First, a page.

Many people have seen Pierneff’s work at the Johannesburg railway station, where 32 panels of his work adorn the walls.
Bonnie Ntshalintshali was only 32 when she died in 1999, but her art will live on forever. Ntshalintshali was a sculptor and ceramicist who drew inspiration from her rural surroundings, Zulu traditions, and Christian beliefs to construct complex and colorful art. She was mentored by Fee Halsted, who took her on after Ntshalintshali’s mother, concerned that Ntshalintshali would find it hard to do physical work due to physical limitations from having contracted polio searched for some kind of alternative work for her daughter.
Halsted called Ntshalintshali’s craftsmanship “skill and perfection.” Ntshalintshali was influenced by Halsted’s Western approach to art but incorporated her own Zulu traditions and customs with layered storytelling that could be seen through the intricate details displayed in each piece.
Ntshalintshali’s art spanned the ‘80s and the ‘90s, showing peaceful, rural African scenes. She did not use her art to express oppression, inequality, political strife, or violence. Her skills came from the ability to look at a scene and model it into visual 3D art.
Vladimir Tretchikoff was born and raised in Siberia. His family fled to China after the Russian Revolution of 1917, and that era, together with a period during World War II when he lived under the Japanese, was tremendously influential on his art. Tretchikoff was self-taught. His works included still lifes, animals portraits, and other realistic figures, which he painted and sketched in oils, watercolors, charcoals, pencil, and ink.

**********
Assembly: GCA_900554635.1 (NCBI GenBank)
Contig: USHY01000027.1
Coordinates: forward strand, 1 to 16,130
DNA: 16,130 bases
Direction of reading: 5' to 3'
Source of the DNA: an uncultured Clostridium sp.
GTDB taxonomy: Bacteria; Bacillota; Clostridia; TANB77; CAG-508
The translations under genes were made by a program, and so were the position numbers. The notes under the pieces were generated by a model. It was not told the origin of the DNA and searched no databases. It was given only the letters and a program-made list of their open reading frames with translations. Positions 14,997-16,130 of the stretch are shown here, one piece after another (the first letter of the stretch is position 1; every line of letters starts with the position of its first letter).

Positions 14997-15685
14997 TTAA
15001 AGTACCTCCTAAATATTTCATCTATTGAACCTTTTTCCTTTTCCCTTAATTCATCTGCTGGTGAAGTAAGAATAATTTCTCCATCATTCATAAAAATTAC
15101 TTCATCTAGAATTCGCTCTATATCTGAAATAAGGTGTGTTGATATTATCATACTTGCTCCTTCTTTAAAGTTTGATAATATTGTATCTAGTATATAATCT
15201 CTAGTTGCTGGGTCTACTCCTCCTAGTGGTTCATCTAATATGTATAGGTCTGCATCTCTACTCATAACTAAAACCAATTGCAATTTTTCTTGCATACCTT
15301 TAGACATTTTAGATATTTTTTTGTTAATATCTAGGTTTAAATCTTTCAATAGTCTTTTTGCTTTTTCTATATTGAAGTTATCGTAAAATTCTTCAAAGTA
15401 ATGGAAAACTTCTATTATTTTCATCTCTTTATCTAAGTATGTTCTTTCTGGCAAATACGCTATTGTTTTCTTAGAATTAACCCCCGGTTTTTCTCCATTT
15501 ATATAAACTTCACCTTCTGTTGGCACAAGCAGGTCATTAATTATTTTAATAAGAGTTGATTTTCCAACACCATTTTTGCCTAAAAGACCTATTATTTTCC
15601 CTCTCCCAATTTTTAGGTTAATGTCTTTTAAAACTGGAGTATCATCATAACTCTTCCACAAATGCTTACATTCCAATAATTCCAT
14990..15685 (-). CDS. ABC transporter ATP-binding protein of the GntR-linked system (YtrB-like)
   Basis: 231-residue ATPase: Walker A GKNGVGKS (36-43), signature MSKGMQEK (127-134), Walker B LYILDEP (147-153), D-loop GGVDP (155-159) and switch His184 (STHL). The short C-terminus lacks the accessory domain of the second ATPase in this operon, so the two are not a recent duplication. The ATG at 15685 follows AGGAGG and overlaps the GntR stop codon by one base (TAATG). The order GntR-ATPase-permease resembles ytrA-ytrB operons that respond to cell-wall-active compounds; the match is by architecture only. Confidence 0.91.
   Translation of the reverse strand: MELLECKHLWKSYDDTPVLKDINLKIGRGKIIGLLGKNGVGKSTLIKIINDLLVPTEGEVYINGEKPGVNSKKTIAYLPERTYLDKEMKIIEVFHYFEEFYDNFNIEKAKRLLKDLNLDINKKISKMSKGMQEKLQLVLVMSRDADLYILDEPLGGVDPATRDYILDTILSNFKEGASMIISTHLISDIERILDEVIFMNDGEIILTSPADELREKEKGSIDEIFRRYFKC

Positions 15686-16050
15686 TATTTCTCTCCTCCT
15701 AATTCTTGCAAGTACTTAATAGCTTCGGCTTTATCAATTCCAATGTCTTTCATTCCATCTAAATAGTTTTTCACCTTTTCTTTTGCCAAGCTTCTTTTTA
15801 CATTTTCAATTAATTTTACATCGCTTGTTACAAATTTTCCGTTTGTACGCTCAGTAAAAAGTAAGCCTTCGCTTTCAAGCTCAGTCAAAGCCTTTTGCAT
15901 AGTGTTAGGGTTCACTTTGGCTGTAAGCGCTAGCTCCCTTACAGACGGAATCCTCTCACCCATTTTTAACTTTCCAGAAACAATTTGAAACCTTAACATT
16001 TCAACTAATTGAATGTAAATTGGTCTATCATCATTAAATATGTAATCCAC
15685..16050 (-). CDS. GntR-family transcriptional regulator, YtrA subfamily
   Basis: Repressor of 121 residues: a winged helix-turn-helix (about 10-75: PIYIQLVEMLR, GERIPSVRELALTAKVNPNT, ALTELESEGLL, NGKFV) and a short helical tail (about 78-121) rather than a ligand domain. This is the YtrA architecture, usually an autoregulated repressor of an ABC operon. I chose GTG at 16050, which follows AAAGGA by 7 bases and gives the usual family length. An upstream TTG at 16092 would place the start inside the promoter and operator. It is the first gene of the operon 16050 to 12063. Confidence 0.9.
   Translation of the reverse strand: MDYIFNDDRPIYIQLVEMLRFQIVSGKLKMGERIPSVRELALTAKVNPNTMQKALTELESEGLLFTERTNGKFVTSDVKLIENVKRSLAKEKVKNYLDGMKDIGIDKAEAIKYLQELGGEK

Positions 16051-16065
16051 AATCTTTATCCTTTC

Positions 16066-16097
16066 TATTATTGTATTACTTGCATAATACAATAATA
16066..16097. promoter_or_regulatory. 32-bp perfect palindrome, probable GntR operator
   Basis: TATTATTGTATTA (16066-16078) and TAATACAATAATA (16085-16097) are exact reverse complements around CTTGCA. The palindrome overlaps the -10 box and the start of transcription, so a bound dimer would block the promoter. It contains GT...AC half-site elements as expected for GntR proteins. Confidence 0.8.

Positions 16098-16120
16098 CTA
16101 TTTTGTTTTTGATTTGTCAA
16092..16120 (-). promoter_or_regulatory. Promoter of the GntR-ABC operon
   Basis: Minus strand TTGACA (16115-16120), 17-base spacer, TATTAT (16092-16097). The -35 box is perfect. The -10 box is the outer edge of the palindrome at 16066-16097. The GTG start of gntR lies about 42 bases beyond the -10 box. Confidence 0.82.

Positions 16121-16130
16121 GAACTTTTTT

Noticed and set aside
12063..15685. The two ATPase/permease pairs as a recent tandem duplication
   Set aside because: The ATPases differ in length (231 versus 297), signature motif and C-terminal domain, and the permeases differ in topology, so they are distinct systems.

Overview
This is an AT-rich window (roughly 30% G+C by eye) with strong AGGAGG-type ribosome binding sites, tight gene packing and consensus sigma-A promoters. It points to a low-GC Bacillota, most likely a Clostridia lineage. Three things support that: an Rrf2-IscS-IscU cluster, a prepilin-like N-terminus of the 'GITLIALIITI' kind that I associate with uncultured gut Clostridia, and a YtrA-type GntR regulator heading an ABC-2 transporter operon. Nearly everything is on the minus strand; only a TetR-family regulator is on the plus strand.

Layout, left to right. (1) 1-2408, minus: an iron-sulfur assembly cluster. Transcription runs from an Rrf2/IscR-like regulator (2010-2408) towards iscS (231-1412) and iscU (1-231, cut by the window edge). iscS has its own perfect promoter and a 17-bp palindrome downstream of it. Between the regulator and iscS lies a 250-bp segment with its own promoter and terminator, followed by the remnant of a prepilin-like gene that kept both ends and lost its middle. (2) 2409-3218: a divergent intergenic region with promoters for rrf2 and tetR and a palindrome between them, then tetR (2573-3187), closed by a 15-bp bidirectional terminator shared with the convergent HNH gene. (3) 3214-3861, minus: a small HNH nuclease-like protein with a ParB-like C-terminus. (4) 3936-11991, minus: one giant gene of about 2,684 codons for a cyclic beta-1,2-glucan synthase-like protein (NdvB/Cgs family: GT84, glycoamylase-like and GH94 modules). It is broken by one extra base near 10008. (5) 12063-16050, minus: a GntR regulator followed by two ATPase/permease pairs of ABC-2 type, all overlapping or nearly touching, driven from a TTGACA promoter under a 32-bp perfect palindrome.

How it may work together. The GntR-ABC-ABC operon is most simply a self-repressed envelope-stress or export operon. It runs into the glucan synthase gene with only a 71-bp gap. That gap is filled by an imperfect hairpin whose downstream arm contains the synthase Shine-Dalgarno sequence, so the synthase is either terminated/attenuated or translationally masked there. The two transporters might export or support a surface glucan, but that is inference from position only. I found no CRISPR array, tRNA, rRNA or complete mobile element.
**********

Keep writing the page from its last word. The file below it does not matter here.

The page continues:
Tretchikoff considered his work to be “symbolic realism,” and his subjects often included floral still lifes and vivid portraits of women. In 1952 Tretchikoff painted Chinese Girl, a portrait of an Asian girl with bluish-greenish skin looking outward pensively. Eastern model Monika Pon-su-san posed for the painting, and it’s not only one of Tretchikoff’s best-known paintings; it’s one of the best-selling prints of the 20th century. The widespread availability of that and other reproductions led to a high volume of sales which made Tretchikoff one of the wealthiest artists in the world.
Esther Mahlangu is a member of the South Ndebele people in the Mpumalanga province. She learned traditional Ndebele mural painting as a child as part of the tradition in which the tribe’s women would paint the exterior of the home. When she was 51, her local paintings were seen by French researchers who were traveling in the area to research traditional paintings. They invited her to create murals for an international exhibition, and from then on, she began painting her geometric patterns on canvas.
In her 60s, Mahlangu exhibited around the world and then started an art school in the backyard of her home with the goal of preserving the Ndebele heritage. Today she continues to mentor young artists in the traditional Ndebele style.